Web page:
Greater density must impact the electronic structure and optical properties. It is well known that DFT underestimates band gaps by 30 %, and therefore we employed both GW and hybrid functionals as implemented in VASP^{215; 216} to accurately estimate band gaps. From the data as shown in Table 7.2, we found that the GW corrected band gap of diamond is 5.4 eV, which is close to the experimental value of 5.5 eV (however, that inclusion of band gap renormalization due to electron-phonon coupling^{217} would worsen the agreement). The electronic band structure of hP3 is shown in Fig. 7.1a. It is a semiconductor with a band gap of 3.0 eV at ambient pressure. The value of the gap would mean intrinsic orange color, but since the band gap is indirect, the material is likely to be colorless. For tI12, the band gap is about 5.5 eV. Finally, electronic band structure of tP12 shows the typical characteristics of insulator. GW gives an indirect band gap of 7.3 eV. tP12 has the largest band gap among all forms of carbon, known of hypothetical. For comparison, the simulated band gaps from GGA, HSE06, B3LYP and GW for different carbon allotropes are also given in Table 7.3.
Allotropes |
GGA |
HSE06 |
B3LYP |
GW |
diamond |
4.2 |
4.9 |
5.4 |
5.2 |
lonsdaleite |
3.8 |
4.3 |
4.9 |
4.7 |
M-cabon |
3.6 |
4.5 |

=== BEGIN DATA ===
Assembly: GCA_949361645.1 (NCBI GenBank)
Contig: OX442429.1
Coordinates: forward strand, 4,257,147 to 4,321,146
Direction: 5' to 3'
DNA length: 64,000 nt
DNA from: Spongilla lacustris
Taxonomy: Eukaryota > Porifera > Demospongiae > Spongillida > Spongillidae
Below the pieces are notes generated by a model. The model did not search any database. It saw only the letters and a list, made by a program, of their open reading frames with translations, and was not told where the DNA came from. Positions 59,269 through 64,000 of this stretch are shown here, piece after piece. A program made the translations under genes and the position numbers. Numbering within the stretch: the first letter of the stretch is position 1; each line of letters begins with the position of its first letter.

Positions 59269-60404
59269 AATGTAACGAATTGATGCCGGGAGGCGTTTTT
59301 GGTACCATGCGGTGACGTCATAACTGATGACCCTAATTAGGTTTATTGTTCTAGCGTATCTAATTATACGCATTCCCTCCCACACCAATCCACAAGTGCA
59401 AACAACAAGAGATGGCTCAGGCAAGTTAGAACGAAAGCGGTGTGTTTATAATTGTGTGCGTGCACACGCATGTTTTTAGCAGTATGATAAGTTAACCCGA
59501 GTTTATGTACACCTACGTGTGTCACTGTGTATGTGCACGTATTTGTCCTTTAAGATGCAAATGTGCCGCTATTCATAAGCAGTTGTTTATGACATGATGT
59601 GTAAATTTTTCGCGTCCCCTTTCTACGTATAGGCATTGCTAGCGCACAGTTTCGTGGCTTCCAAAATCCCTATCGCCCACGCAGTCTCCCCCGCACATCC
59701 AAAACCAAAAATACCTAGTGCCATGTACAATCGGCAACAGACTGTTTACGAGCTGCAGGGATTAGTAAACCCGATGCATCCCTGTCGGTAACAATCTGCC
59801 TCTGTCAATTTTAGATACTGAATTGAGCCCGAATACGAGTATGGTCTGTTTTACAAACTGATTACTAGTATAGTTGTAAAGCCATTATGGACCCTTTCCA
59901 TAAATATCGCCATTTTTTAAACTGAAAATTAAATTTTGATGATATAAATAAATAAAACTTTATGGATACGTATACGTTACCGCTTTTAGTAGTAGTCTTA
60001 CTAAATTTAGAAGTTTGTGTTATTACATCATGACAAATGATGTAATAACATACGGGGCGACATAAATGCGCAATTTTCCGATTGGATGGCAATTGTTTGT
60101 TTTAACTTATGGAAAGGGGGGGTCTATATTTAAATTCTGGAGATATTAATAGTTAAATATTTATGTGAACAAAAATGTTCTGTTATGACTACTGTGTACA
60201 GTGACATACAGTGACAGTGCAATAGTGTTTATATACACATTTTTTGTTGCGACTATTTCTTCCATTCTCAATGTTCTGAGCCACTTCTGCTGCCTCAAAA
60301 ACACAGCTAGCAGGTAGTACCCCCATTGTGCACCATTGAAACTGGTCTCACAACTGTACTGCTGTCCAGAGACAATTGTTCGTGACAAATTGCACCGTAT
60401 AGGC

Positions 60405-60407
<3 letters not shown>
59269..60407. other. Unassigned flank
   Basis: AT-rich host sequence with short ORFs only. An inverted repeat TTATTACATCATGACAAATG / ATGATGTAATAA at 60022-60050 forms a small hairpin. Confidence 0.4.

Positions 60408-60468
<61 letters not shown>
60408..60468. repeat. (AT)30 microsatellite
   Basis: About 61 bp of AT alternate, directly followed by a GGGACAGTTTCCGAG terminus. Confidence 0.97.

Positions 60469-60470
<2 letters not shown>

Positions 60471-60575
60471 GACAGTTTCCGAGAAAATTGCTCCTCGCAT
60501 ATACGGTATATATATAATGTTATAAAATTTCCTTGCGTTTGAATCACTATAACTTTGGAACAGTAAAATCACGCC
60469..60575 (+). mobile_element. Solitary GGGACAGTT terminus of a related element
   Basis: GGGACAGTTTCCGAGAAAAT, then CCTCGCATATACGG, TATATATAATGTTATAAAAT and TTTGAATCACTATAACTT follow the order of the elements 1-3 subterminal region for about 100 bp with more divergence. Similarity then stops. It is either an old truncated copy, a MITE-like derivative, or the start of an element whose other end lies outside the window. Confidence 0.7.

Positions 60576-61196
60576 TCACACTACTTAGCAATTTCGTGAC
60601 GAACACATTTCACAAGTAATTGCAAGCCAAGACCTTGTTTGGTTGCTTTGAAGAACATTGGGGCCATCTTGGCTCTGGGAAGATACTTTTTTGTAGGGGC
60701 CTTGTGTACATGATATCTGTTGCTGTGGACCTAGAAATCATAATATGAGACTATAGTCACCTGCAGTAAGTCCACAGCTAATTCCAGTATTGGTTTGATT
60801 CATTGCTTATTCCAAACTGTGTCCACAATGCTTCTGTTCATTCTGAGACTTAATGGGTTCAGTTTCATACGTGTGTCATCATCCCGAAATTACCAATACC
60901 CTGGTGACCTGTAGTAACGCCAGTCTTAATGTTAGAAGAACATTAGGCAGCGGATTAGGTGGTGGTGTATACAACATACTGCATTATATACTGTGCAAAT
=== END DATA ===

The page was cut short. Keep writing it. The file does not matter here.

4.8 |
4.7 |
bct-4 |
2.6 |
3.3 |
3.9 |
3.6 |
chiral |
4.1 |
5.0 |
5.0 |
5.2 |
bc8 |
2.1 |
3.7 |
3.8 |
3.2 |
hP3 |
1.8 |
2.6 |
3.1 |
2.7 |
tI12 |
3.7 |
5.1 |
5.4 |
5.1 |
tP12 |
5.4 |
6.0 |
6.4 |
7.0 |
Finally, we investigated dielectric and optical properties of carbon allotropes. We have computed static dielectric constants both in the standard DFT and hybrid functional frameworks. Hybrid functional HSE is believed to give the most reliable results^{216}, and for carbon allotropes gives the same level of accuracy as more rigorous GW quasiparticle calculations. Compared to diamond and other allotropes, it is clear that superdense phases have much higher dielectric constants due to their higher density. Refractive index n is important for optical applications, its high value for diamond determines its high brilliance, and it is calculated as ^{218},
(1) |
where and represent the real and imaginary parts of dielectric function, respectively. Fig. 7.4 shows the frequency dependence of refractive indices of these dense sp allotropes in the visible-light frequency range. It can be seen that all the three new superdense allotropes have significantly greater dispersion of light (i.e., the refractive index varies more with frequency) compared with diamond, i.e., if synthesized they will display not only a stronger luster (due to higher refractive index), but also stronger color effects (due to larger light dispersion).